The ceremony will take place Monday, April 3 in the Amaturo Theater, at Broward Center for the Performing Arts, 201 S.W. 5th Ave., Fort Lauderdale. Tickets for Nominees and Groups will be available starting January 28 through March 6th.  Visit and click the TICKETS link for full details. Single tickets priced at $25 plus service fee will go onsale to the public on March 13 and can be purchased at the Broward Center’s Box Office by calling 954-462-0222 or visiting Day of show tickets will be available for $30 plus service fee.

A complete list of the 2016 nominations and a breakdown of nominations by county, theater and production follows.

Carbonell Award Nominations, 2016

Best New Work (play or musical)

After, Michael McKeever, Zoetic Stage

Middletown, Dan Clancy, West Boca Theatre Company

Three Sisters of Weehawken,  Deborah Zoe Laufer, Theatre Lab

Unlikely Heroes, Charles Gluck, Family Pool Productions



The cast of Hand to God at GableStage

Best Production of a Play 

After, Zoetic Stage

Frost/Nixon, Maltz Jupiter Theatre

Hand to God, GableStage

Long Day’s Journey Into Night, Palm Beach Dramaworks

Mud, Thinking Cap Theatre

The Royale, GableStage


Best Director/Play 

Joseph Adler, The Royale, GableStag

Barry Lewis, Frost/Nixon, Maltz Jupiter Theatre

Stuart Meltzer, After, Zoetic Stage

Nicole Stodard, Mud, Thinking Cap Theatre

Paul Tei, The Flick, Mad Cat Theatre


Best Actor/Play (cannot be for a role in a cast nominated for Best Ensemble) 

Aygemang Clay, The Royale, GableStage

Chris Crawford, Buyer and Cellar, Actors’ Playhouse

Peter Galman, A Public Reading of an Unproduced Screenplay About the Death of Walt Disney, Thinking Cap Theatre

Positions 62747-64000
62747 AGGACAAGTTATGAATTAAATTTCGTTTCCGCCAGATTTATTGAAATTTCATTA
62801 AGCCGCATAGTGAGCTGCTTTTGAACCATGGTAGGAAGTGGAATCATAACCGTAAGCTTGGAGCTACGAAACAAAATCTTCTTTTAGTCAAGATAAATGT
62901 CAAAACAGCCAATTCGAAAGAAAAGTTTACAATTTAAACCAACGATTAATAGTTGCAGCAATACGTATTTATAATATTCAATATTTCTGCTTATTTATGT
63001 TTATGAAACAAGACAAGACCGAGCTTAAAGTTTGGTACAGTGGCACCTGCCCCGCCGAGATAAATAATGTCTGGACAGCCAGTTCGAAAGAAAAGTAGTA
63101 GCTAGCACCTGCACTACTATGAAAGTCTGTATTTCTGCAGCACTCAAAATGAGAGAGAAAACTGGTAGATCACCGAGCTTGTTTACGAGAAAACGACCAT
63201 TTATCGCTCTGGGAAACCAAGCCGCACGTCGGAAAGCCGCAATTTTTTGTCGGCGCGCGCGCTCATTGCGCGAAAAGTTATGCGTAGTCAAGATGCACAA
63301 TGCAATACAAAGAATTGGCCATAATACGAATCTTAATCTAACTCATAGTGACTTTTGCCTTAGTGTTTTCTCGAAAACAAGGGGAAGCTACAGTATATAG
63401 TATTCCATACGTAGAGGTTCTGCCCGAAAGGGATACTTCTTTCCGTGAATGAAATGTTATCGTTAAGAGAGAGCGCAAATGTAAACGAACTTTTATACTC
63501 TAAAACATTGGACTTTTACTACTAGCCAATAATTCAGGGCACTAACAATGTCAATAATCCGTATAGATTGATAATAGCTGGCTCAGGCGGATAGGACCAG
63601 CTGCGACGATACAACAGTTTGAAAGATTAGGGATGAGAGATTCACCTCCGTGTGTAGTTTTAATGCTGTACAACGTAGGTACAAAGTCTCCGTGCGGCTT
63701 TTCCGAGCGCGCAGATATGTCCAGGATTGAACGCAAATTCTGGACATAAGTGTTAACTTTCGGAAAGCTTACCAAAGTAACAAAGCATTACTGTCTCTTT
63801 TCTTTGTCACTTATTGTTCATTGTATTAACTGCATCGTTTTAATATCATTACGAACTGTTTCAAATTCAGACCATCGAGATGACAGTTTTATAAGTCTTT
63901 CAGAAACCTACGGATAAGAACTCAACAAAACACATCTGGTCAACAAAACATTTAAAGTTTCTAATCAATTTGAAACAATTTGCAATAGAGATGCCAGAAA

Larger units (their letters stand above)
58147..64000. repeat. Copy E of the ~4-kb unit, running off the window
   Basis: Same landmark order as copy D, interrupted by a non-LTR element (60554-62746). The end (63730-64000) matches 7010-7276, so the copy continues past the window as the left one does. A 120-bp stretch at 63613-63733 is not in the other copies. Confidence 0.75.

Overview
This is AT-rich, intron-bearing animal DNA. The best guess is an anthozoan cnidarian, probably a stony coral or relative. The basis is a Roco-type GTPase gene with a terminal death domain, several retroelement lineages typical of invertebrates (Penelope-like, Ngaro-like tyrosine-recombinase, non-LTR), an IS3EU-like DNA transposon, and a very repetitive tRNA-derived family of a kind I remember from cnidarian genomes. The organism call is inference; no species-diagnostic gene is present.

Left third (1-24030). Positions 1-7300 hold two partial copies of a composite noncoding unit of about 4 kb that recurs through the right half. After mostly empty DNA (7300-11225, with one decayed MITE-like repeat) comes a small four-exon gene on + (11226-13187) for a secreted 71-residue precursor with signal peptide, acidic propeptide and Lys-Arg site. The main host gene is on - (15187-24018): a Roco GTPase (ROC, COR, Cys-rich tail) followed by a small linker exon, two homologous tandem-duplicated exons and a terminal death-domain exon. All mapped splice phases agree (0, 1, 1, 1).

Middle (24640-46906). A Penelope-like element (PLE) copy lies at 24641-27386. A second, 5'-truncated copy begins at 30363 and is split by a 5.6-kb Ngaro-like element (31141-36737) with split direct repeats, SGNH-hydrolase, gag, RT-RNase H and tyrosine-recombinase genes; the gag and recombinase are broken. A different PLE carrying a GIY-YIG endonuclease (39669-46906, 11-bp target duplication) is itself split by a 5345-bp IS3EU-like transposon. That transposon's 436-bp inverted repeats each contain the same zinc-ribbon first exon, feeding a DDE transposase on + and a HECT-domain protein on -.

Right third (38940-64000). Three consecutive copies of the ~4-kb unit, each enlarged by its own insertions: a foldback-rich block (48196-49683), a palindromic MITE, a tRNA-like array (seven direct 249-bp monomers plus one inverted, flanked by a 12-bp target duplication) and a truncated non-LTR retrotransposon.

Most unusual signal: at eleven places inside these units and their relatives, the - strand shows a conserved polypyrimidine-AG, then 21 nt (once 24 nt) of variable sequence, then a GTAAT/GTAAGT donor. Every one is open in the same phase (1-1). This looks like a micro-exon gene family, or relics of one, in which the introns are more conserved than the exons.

John Jellison, Frost/ Nixon, Maltz Jupiter Theatre

Wesley Slade, Hand to God, GableStage

Best Actress/Play (cannot be for a role in a cast nominated for Best Ensemble) 

Rita Joe, The Submission, Island City Stage

Margery Lowe, Hand to God, GableStage

Mia Matthews, After, Zoetic Stage

Elizabeth Price, Reborning, The Theatre at Arts Garage

Avery Sommers, The Devil’s Music, The Theatre at Arts Garage



Conor Walton and Seth Trucks in The Normal Heart at Outre Theatre Company

Best Supporting Actor/Play 

Alex Alvarez, Stalking the Bogeyman, GableStage

Kristian Bikic, Hand to God, GableStage

Michael McKeever, After, Zoetic Stage

Tom Wahl, After, Zoetic Stage

Conor Walton, The Normal Heart, Outré Theatre Company


Best Supporting Actress/Play 

Elizabeth Dimon, Three Sisters of Weehawken, Theatre Lab

Christina Groom, Perfect Arrangement, Island City Stage

Jeni Hacker, After, Zoetic Stage

Shein Mompremier, The Royale, GableStage

Lourelene Snedeker, It’s Only a Play, GableStage



Bobby Cassell and Matthew Korinko in The Hunchback of Notre Dame at Slow Burn Theatre Company

Best Production of a Musical

1776, Palm Beach Dramaworks

The Hunchback of Notre Dame, Slow Burn Theatre Company

Me and My Girl, Maltz Jupiter Theatre

Passion, Zoetic Stage

Spring Awakening, Slow Burn Theatre Company

Best Director/Musical 

Clive Cholerton, 1776, Palm Beach Dramaworks

James Brennan, Me and My Girl, Maltz Jupiter Theatre

Michel Hausman, The Golem of Havana, Miami New Drama

Patrick Fitzwater, Spring Awakening, Slow Burn Theatre Company

Stuart Meltzer, Passion, Zoetic Stage


Best Actor/Musical (cannot be for a role in a cast nominated for Best Ensemble) 

Gary Cadwallader, 1776, Palm Beach Dramaworks

Bobby Cassell, The Hunchback of Notre Dame, Slow Burn Theatre Company

Matt Loehr, Me and My Girl, Maltz Jupiter Theatre

Matt Loehr, The Will Rogers Follies, Maltz Jupiter Theatre

Nicholas Richberg, Passion, Zoetic Stage


Best Actress/Musical (cannot be for a role in a cast nominated for Best Ensemble) 

Jeni Hacker, Passion, Zoetic Stage

Laura Hodos, The Will Rogers Follies, Maltz Jupiter Theatre

Julie Kleiner, Me and My Girl, Maltz Jupiter Theatre

Stephanny Noria, Spring Awakening, Slow Burn Theatre Company

Jenna Pastuszek, Evita, Broward Stage Door Theatre


Best Supporting Actor/Musical 

Matthew Korinko, The Hunchback of Notre Dame, Slow Burn Theatre Company

Chaz Mena, The Golem of Havana, Miami New Drama